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The Company currently conducts its affairs so that securities issued by Aberdeen Asian Smaller Companies Investment Trust PLC can be recommended by financial advisers to ordinary retail investors in accordance with the FCA’s rules in relation to non-mainstream pooled investment products (NMPIs) and intends to continue to do so for the foreseeable future.
The Company’s securities are excluded from the FCA’s restrictions which apply to non-mainstream investment products because they are securities in an investment trust.
The Alternative Investment Fund Manager Directive (“AIFMD”) requires Aberdeen Fund Managers Limited, as the alternative investment fund manager of Aberdeen Asian Smaller Companies Investment Trust PLC, to make available to investors certain information prior to such investors’ investment in the Company.
The AIFMD is intended to offer increased protection to investors in investment products that do not fall under the existing European Union regime for regulation of investment products known as “UCITS”.
The value of investments and the income from them may go down as well as up and investors may get back less than the amount invested. The tax benefits relating to ISA investments may not be maintained. Please refer to the Key Facts documents contained in the ISA/Share Plan Brochure & Application form for general and specific investment risks attaching to the individual trusts.Read the detailed Risk Warning
Past performance is not a guide to future results.
See latest monthly factsheet below for performance history.
At close 03-Mar-2015Ord
|Net Dividend Yield||1.47%|
Source: Morningstar, NAV = Net Asset Value, excluding income.
Holdings are subject to change at any time. Holdings should not be relied upon in making investment decisions and should not be construed as research or investment advice regarding specific securities. By accessing the portfolio holdings, you agree not to reproduce, distribute or disseminate the portfolio holdings, in whole or in part.
Bow Bells House
One Bread Street
Registered in England and Wales as an Investment Company Number 3106339
To maximise total return to Shareholders over the long term from a portfolio of smaller quoted companies (with a market capitalisation of up to approximately US$1 billion at time of investment) in the economies of Asia and Australasia, excluding Japan.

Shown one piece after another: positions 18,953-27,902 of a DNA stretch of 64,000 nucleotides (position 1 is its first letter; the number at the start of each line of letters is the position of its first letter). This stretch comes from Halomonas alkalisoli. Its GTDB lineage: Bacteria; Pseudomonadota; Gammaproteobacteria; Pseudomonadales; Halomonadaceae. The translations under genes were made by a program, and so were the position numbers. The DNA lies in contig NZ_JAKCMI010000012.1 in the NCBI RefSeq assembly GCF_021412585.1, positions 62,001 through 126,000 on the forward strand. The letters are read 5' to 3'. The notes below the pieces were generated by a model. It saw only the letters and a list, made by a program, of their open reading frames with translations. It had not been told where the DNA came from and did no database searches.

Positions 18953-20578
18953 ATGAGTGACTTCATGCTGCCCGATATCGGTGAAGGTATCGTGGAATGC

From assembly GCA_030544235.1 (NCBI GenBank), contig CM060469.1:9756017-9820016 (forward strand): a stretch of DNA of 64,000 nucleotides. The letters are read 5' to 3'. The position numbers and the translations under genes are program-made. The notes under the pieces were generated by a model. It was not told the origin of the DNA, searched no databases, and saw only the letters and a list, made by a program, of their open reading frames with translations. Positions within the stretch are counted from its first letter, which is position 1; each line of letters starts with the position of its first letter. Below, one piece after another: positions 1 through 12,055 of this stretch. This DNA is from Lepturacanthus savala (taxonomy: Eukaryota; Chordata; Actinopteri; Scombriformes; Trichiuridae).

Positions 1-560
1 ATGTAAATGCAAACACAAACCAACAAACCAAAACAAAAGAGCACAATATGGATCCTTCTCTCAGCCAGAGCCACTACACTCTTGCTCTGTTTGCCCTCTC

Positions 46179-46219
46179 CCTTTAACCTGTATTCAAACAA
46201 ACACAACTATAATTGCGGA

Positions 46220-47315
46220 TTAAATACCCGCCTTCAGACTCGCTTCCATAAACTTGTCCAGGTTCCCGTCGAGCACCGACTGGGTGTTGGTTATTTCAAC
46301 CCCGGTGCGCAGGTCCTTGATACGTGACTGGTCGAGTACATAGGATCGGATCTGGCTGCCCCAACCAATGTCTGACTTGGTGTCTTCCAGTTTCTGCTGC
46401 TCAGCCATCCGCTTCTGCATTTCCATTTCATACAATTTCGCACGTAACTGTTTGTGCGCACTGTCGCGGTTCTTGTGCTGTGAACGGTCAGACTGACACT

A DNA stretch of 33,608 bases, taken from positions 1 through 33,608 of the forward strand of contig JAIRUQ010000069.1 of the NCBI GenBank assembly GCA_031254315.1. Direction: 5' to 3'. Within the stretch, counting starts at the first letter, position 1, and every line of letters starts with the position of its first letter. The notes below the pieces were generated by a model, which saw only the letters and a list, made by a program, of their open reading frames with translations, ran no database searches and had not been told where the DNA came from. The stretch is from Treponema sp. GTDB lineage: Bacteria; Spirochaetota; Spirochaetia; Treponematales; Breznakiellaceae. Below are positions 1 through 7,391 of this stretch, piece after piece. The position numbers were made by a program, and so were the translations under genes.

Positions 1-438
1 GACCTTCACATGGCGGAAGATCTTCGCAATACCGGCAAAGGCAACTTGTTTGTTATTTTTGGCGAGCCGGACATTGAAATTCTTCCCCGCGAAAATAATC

In this webcast, Christopher Wong gives an update on a wide range of subjects including the Trust’s performance, the geographic and sectoral positioning of the portfolio for the Trust.
A wave of monetary policy easing lifted Asian small-cap stocks in January, as central banks in India and Singapore as well as their counterparts in Europe, Turkey and Canada moved to boost economic growth. Paring gains was Switzerland’s decision to end its cap on the franc against the euro, which caused global risk aversion to spike, albeit briefly.
In January, we took profits from Indian holdings that have rallied and are appearing fully valued, such as Castrol India and Kansai Nerolac Paints. We used the proceeds to subscribe to DGB Financial’s discounted rights issue given its regional market position, customer relationships and loan growth expectations.
In earnings news, most of our companies’ results met our expectations. Singapore’s CDL Hospitality Trusts saw good occupancy but weak room rates, hurting fourth-quarter revenues. However, yield and cash flow remained robust. In Thailand, Tisco Financial's fourth-quarter performance beat market expectations, although full-year net profits were flat as moderate growth in net interest income was counterbalanced by higher provisions. Meanwhile, Indian consumer goods company Godrej acquired Frika Hair, which will expand its business in South Africa.
Most signs point to a potentially looser policy environment in the medium term. Recent patchy US economic data could ease pressure on the Federal Reserve to hike interest rates by the first half of 2015. Murky outlooks for growth and inflation in both Europe and Japan could also precipitate more stimulus by the ECB and Bank of Japan, although we feel this would only soften the political will for crucial reforms. In China, authorities have reiterated their desire to pursue quality growth while maintaining an appropriate rate of expansion, an oblique reference to tougher times ahead, albeit cushioned by more targeted easing measures. Such rhetoric is likely to continue driving markets despite still-weak economic data. On the other hand, further shocks in the oil and currency markets could upend the uptrend. We are of the view, however, that lower oil prices are a good thing for Asia on the whole as it helps reduce costs for businesses and consumers alike, which should ultimately boost spending and induce investment. For now, earnings growth is likely to remain muted but companies with financial muscle and prudent management should be well placed to ride the region’s recovery over the long term.
Source: Monthly Factsheet Aberdeen Asset Managers Limited